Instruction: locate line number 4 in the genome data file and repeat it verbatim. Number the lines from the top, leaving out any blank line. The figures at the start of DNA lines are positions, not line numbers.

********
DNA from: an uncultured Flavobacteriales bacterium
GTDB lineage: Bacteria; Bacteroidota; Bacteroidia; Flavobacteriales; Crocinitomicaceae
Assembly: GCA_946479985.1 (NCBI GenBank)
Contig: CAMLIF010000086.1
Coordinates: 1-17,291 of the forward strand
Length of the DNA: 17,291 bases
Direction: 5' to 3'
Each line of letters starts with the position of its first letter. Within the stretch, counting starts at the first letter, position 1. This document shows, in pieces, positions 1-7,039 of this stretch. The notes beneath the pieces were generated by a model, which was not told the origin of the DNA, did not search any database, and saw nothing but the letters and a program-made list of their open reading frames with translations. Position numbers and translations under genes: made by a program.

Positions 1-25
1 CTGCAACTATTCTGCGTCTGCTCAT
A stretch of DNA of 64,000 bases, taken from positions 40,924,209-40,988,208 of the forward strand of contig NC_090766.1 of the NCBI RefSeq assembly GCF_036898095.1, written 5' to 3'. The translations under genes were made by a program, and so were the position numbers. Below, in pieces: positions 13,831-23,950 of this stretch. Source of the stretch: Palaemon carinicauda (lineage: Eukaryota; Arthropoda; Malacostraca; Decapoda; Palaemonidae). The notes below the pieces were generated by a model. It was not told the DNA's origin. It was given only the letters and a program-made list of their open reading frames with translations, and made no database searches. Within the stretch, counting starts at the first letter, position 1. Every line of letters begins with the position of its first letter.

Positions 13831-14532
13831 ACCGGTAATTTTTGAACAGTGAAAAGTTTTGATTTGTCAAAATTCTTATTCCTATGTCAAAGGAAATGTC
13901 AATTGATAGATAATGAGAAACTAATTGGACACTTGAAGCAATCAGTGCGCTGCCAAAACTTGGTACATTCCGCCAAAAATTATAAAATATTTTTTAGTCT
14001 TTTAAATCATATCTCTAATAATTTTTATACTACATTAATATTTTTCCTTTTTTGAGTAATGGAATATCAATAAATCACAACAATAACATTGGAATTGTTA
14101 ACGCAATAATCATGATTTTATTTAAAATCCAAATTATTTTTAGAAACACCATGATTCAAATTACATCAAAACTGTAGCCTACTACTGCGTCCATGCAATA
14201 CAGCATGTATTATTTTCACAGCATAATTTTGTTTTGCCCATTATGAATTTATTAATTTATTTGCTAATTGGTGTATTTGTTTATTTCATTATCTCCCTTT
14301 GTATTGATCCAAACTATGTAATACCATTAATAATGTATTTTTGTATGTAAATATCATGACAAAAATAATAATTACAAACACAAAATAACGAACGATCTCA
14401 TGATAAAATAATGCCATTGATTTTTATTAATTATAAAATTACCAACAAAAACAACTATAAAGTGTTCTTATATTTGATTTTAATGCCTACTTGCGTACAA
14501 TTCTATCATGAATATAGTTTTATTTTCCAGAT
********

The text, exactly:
Contig: CAMLIF010000086.1